Netflix Weirdness

by Kieran Healy on November 23, 2008

There’s an article on the Netflix Prize in the Times today. You know, where Netflix made half of its ratings data available to people and offered a million bucks to anyone who could write a recommendation algorithm that would do some specified percent better than Netflix’s own. What tripped me up was this sentence about one of the more successful teams:

The first major breakthrough came less than a month into the competition. A team named Simon Funk vaulted from nowhere into the No. 4 position, improving upon Cinematch by 3.88 percent in one fell swoop. Its secret was a mathematical technique called singular value decomposition. It isn’t new; mathematicians have used it for years to make sense of prodigious chunks of information. But Netflix never thought to try it on movies.

Can this possibly be true? I’d have thought that just about the most obvious way to look for some kind of structure in data like this would be to do a principal components analysis, and PCA is (more or less) just the SVD of a data matrix. PCA is a quite straightforward technique (evidence for this includes the fact that I know about and use it myself). It’s powerful, but it’s not like it’s some kind of slightly obscure method that isn’t ever applied to data of this kind. And there’s a whole family of related and more sophisticated approaches you could use instead. If you’d asked me about the prize before I read this article, I would naively have said “Well, it’s this effort to get people to help Netflix do better than I guess anyone could using something like bog-standard PCA.”

Maybe the article just got written up in a way that misrepresents the contribution of the team who introduced the method to the data. Or maybe I am misunderstanding something. I guess I should page Cosma and see what he thinks.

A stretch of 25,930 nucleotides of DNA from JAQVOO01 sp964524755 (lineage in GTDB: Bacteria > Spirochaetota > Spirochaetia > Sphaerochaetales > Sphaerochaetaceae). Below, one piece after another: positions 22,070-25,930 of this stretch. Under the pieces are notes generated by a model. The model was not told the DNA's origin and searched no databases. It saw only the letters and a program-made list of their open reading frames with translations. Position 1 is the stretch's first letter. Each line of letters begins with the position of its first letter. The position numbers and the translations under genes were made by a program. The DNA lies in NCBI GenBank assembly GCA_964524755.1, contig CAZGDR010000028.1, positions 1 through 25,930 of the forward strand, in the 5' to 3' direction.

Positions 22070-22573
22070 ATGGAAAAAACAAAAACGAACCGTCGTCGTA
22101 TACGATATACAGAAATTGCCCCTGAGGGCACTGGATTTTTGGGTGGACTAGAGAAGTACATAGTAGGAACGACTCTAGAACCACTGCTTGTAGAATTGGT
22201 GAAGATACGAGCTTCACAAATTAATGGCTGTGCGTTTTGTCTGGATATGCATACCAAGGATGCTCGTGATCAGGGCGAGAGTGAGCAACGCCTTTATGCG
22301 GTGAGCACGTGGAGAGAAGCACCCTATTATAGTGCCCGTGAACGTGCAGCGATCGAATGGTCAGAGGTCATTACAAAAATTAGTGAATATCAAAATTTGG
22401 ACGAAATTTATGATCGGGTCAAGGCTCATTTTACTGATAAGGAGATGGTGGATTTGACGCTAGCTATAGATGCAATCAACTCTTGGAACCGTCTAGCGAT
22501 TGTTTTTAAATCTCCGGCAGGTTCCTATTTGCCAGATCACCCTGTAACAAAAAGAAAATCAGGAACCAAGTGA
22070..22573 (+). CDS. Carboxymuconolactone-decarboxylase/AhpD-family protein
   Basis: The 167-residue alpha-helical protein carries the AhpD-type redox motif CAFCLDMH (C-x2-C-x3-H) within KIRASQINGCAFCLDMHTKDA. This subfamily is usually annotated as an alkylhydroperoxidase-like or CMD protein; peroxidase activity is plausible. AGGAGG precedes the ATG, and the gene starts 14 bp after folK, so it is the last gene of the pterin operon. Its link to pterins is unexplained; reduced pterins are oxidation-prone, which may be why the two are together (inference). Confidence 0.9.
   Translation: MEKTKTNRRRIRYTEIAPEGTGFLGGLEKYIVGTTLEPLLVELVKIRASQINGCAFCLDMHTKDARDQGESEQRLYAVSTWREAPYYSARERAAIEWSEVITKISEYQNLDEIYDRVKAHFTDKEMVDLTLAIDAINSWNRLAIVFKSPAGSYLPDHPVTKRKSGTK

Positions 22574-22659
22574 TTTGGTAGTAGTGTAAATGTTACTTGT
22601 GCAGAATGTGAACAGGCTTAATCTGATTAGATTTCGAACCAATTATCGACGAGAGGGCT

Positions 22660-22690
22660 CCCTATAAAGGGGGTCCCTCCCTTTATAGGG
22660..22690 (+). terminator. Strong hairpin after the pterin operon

Trey 11.23.08 at 7:42 pm

I had the exact same reaction when I read that article — “REALLY? No one thought to use some kind of factor analysis on what is essentially survey data?”


Bill Gardner 11.23.08 at 8:14 pm

Same here. I wrote to a colleague, with the subject line “wtf?”: in “…the history of the competition, the first big improvement in the modeling occured when someone took the persons x films ratings matrix and did an SVD. Apparently, this had never occured to Netflix!” Meaning no one ever took a course in psychometrics? No one ever looked into how PageRank works?


Jacob T. Levy 11.23.08 at 8:15 pm

Me too– except of course that I’m an American and so “bog-standard” didn’t enter into my mental phrasing.


todd. 11.23.08 at 8:25 pm

It seems most likely to me that SVD occurred to the Netflix people, but that they didn’t know how to do it on that size of a matrix. I think Simon Funk’s principle contribution was knowing of a paper that described a way to handle very large, sparse matrices.

At least, that was the impression I had at the time, but it’s possible that I overestimate the importance (or the obscurity) of the serial update method SF used.


JSE 11.23.08 at 8:33 pm

I wrote feature on the Netflix Prize for Wired earlier this year and learned a bit about this. In a straight-up SVD, you have a bunch of vectors in high-dimensional space (i.e. a bunch of subjects measured on some set of variables) and then you plug and chug. In the Netflix data, you have hundreds of thousands of customers ranking tens of thousands of movies, but only a tiny proportion of the pairs (customer, movie) actually has a ranking attached to it. So instead of having a bunch of vectors, you have a bunch of “partial vectors” 99% of whose coordinates are unknown. So it’s bit hairy.